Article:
Anti-Inflammatory Diet

All health care starts with diet. My recommendations for a healthy diet are here:
Anti-Inflammatory Diet and Lifestyle.
There are over 190 articles on diet, inflammation and disease on this blog
(find topics using search [upper left] or index [lower right]), and
more articles by Prof. Ayers on Suite101 .

Friday, September 26, 2008

Open Up Your Brain

The brain is fed and oxygenated by capillaries that penetrate its grey matter, but the cells and proteins of the blood are kept separated from the brain by the cells and matrix of the vessel walls, the blood brain barrier (BBB). That barrier can be breached by inflammation that lowers the heparan sulfate composition and stretches the matrix.

The blood can be considered a large organ with liquid surrounding the cells of the tissue instead of extracellular matrix composed of proteins and polysaccharides. Organs are typically surrounded by a basement membrane made of laminin, entactin (nidogen), collagen and perlecan (a heparan sulfate proteoglycan). These components are secreted by the adjacent cells, and the proteins and polysaccharide (heparan sulfate) bind to each other in multiple ways and hold the tissue together. The cells lining blood vessels, endothelial cells, are connected to each other by tight junctions and the space between the cells is filled with the extracellular matrix of the endothelial cells, the equivalent of the basement membrane of the blood.

Inflammation leads to an alteration in the structure of blood vessels that produces the gross symptoms of inflammation: swelling, reddening, warmth and pain -- the blood vessels dilate or stretch. Persistent or chronic inflammation of vessels can lead to changes in the composition of basement membranes and one notable change is a decrease in the heparan sulfate proteoglycan.

In my own research on the molecular impact of inflammation, one of my students, April Reimers, induced inflammation in cultures of cartilage secreting cells, chondrocytes, using a glucan (similar to the glucan elicitor that I used thirty years earlier to stimulate disease resistance in plants.) She used real time reverse transcriptase PCR to follow the expression of the genes involved. The inflammation transcription factor, NFkB, was turned on (as judged by a compensating induction of its inhibitor IkB) and proteins and enzymes involved in the expression of heparan sulfate proteoglycans were shut down. Our interpretation was that inflammation reduces some heparan sulfate proteoglycans. Since there are at least a dozen different HSPGs with different patterns of expression, we would expect there to be some exceptions from the general suppression caused by inflammation.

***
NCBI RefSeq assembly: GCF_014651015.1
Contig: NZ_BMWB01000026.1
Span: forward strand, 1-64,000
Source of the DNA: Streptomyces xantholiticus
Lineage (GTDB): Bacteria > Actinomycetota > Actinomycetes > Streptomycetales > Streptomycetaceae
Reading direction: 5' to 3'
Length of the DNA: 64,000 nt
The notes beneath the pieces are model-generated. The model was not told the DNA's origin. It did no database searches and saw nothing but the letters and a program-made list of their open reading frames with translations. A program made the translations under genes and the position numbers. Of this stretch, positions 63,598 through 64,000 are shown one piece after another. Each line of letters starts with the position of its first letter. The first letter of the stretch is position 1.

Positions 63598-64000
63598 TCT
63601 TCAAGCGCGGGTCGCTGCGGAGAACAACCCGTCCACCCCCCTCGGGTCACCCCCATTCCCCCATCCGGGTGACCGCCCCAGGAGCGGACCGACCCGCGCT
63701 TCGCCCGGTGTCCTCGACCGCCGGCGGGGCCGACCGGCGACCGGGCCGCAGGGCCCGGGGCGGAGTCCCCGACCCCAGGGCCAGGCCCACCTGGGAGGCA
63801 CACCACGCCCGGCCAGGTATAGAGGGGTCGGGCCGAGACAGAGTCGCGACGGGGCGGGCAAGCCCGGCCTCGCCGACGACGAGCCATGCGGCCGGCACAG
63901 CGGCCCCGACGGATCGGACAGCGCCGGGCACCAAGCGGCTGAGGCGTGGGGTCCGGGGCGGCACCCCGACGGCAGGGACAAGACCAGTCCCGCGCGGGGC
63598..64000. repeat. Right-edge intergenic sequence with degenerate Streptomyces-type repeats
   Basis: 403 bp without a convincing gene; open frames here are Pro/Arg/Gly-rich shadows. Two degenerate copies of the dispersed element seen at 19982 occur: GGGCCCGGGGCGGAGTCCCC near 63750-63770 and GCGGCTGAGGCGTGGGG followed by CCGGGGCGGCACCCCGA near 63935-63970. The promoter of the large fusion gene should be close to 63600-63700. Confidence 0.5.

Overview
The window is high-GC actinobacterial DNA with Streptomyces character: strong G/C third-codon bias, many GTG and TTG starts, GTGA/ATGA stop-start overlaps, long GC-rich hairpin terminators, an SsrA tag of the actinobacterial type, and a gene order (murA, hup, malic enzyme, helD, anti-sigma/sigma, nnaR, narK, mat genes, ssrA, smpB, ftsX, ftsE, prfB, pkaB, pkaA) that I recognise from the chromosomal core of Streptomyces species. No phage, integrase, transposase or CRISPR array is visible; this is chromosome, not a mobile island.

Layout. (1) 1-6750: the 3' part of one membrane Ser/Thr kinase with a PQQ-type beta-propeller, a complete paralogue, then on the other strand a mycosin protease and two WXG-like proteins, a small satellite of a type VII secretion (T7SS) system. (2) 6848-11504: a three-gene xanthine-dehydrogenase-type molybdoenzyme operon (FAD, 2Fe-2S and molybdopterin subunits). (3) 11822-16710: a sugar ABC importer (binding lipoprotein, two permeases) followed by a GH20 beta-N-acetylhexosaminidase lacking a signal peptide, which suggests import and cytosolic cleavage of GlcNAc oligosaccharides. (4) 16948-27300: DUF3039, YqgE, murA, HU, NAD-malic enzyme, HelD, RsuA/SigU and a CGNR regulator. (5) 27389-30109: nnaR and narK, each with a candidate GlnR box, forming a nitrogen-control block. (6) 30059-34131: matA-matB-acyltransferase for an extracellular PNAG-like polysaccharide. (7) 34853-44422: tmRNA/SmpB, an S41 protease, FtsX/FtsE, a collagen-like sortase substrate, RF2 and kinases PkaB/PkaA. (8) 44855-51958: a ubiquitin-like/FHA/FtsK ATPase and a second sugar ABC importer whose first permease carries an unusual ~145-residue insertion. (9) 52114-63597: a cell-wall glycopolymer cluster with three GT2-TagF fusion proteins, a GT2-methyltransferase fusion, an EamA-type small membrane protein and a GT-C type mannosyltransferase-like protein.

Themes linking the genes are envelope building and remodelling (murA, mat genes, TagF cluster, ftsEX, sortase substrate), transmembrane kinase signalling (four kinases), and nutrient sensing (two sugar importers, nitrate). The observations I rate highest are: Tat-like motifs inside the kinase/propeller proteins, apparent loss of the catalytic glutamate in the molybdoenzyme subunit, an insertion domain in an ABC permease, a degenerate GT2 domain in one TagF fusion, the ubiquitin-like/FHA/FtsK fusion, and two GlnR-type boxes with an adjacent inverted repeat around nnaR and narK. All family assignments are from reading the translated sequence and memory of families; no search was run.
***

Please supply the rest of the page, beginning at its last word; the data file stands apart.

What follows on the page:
Inflammation caused by many different diseases opens up capillaries to provide access of the immune system to damaged tissue. Breakdown of the integrity of an endothelial barrier with an inflammatory decrease in HSPG in kidneys is observed as proteinuria (loss of protein into the urine) due to high blood sugar of diabetes. Breakdown of the capillaries also disrupts blood flow to extremities and is responsible for amputations in diabetics with poor control of blood sugar. Inflammation of intestinal blood vessels and HSPG reduction occurs in protein lossing enteropathy (loss of blood protein into the lumen of the intestines) as a result of heart reconstruction to repair congenital structural defects. The same thing happens to the BBB when vessels of the brain experience inflammation.

Breaching of the BBB is an essential initiating event in many diseases of the brain. Subsequent flareups of symptoms may signal repeat compromise of the barrier between the blood and the brain. The reduction of the barrier, including a decrease in HSPG, permits transit of antibodies, other proteins, e.g. the beta amyloid peptides of Alzheimer’s disease, and lymphocytes from the blood into the brain. The region of the brain that is inflamed and the nature of the interaction between the blood components and the brain determine the symptoms. Examples would be the autoimmune attack on the myelin sheath of nerves in multiple sclerosis and the aggregation of fibers of beta amyloid peptides with heparan sulfate on the surface of neurons in Alzheimer’s disease.

Shutting the blood brain barrier would seem to be the first step in disease treatment, but in some cases, the BBB must remain breached for medication to reach the brain -- the BBB is also a barrier to drugs. If the BBB is to be repaired, then inflammation must be stopped. In most cases, this is accomplished by anti-inflammatory drugs. In some cases, such as protein lossing enteropathy, heparin therapy can reverse symptoms. A very effective supplement to reduce chronic or in some cases acute inflammation is an anti-inflammatory diet. The components of these diets are discussed elsewhere on this blog. These diets have been used effectively in the treatment of MS, Alzheimer’s and many other degenerative and autoimmune diseases.

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